It appears the Federal Reserve is determined to crash the economy in order to stamp out inflation. They will likely succeed, but at what cost?
In the face of an already-slowing economy, the Fed pushed its Fed Funds rate higher by another 0.75% on September 22nd and indicated that they will increase this rate by another 1.0%-1.25% by the end of the year. Inflation is the bogey-man, and it must be defeated, regardless of the collateral damage.
In fairness, the Fed is right. Persistently high inflation corrodes an economy and limits its potential growth. No economy can perform well with high inflation and the U.S. is no exception. However, the threat is that the Fed will inflict more economic pain than is necessary to tame inflation. That is, the Fed may push the economy into a severe recession by acting too swifty and too aggressively.
Already the index of Leading Economic Indicators has contracted on a month-over-month basis for five consecutive months. Going back in the index’s history to the 1960s, it’s rare to see a contraction lasting this long without shortly entering—or already being in—a recession. Furthermore, the global composite purchasing managers’ index (PMI), a timely indicator of global economic activity, fell 1.5 points in August to 49.3—its first dip below 50 since 2020. Any reading below 50 suggests economic activity is shrinking.
The Crystal Ball
Okay, there is no crystal ball, but one of the best predictors we have is the bond market. And the bond market seems to be saying that the Fed is being too aggressive and that they will be forced to reverse course at some point.
The graph below is the Treasury yield curve which plots Treasury yields across the different maturities. During more normal economic times (like September 2020 and 2021), yields gradually increase as maturities get longer. However, the current yield curve is inverted, meaning that longer-dated Treasuries are yielding less than short. Currently, a one-year Treasury yields more than 4%, but a 30-year Treasury yields less than 4%.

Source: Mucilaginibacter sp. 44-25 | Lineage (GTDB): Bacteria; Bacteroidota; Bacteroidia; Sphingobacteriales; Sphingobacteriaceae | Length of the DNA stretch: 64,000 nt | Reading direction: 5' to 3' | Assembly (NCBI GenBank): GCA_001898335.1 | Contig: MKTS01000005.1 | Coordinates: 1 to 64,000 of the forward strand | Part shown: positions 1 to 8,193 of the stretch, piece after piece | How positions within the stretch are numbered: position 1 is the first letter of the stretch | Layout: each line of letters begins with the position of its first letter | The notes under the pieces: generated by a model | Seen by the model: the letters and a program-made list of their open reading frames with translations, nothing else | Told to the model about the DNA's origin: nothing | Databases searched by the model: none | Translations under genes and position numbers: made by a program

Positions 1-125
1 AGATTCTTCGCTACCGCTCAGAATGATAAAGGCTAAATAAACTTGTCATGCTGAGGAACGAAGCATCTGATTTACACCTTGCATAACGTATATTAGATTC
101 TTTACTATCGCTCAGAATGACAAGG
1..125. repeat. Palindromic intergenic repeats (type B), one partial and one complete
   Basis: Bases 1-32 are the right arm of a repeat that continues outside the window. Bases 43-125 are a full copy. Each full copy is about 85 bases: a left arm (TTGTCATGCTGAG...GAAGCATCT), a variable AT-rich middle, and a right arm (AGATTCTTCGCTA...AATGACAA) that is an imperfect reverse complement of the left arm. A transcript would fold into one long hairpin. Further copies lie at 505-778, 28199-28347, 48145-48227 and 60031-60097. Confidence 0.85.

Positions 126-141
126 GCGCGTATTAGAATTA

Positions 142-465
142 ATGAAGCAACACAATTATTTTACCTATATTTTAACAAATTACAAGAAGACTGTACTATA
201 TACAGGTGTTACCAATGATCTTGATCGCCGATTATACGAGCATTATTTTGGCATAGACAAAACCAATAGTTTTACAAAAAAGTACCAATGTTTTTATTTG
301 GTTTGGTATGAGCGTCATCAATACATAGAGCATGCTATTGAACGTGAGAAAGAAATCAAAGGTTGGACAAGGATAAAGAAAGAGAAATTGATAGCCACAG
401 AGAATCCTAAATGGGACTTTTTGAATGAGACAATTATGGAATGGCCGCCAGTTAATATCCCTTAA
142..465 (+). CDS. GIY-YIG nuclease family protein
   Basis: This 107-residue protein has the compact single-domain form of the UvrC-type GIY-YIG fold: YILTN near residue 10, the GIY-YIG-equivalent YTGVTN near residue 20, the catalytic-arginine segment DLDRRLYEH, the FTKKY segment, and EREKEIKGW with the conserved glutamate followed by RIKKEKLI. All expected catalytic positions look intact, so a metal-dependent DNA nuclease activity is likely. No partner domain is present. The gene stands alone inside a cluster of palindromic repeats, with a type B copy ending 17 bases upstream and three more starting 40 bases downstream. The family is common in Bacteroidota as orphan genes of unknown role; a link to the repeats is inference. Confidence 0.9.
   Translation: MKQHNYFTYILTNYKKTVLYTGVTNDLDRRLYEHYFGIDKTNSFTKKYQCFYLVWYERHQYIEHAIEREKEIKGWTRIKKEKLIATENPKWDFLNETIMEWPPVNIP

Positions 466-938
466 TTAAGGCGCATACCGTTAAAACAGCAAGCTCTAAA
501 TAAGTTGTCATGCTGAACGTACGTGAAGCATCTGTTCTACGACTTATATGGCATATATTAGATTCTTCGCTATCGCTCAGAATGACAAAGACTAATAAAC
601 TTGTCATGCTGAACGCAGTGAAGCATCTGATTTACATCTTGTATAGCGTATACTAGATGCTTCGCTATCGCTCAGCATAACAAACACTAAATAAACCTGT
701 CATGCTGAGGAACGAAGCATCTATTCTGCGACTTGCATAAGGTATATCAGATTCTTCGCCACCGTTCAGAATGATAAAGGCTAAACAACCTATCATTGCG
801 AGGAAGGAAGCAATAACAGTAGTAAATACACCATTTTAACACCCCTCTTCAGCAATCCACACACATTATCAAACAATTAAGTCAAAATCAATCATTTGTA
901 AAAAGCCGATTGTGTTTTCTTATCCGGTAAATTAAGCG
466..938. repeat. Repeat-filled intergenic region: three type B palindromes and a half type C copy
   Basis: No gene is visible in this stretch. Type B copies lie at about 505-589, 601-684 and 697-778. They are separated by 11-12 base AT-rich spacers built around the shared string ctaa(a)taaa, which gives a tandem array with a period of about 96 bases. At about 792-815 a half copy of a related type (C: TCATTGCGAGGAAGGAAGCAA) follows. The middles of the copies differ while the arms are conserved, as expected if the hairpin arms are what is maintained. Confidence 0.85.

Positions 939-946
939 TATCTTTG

Why would investors lock in a yield for 30 years that is less than they would get for only one year? Simply put: they don’t believe the higher short-term yields will last. Or put another way, the bond market is predicting that the Fed will be lowering rates during the next few years thus bringing down short-term Treasury yields.
If the Fed is forced to lower rates in response to a recession, investors are likely to see the market rally–even in the depths of a recession. After all, the stock market is a forward-looking indicator that tends to predict economic conditions six to nine months out. And if the Fed is stimulating the economy, the results of the stimulus take months to work through the economy.
This type of credit cycle has been repeated many times in the past. Most recently, the economy collapsed in the spring of 2020 due to the pandemic. The Fed responded quickly, slashing rates and boosting liquidity. To the surprise of many if not most, the stock market took off like a rocket. No one knows exactly what this credit cycle will look like, but it is well established that an accommodating Fed is good for the markets.
So where does all this leave investors?
The S&P 500’s forward price-to-earnings (P/E) ratio has collapsed this year (though it remains elevated relative to its longer-term average, as well as to levels seen during prior bear market lows). Conversely, the S&P 500’s forward earnings yield is still trading comfortably above the 10-year U.S. Treasury yield and is far from its most overvalued level in history (seen during the height of the tech bubble in the early 2000s).
Given these measures, it’s hard to say stocks are either overvalued or attractively priced. The reality is that at any point in the market cycle, bullish and bearish investors can find metrics that suit their outlook on the market.
Instead of focusing on whether to buy or sell stocks in the current environment, a better approach might be to refocus on a portfolio strategy for the long haul. In times of volatility and uncertainty, taking a step back can often be very helpful. Regaining perspective can help us avoid emotional decisions driven by the vagaries of the economy and the stock market.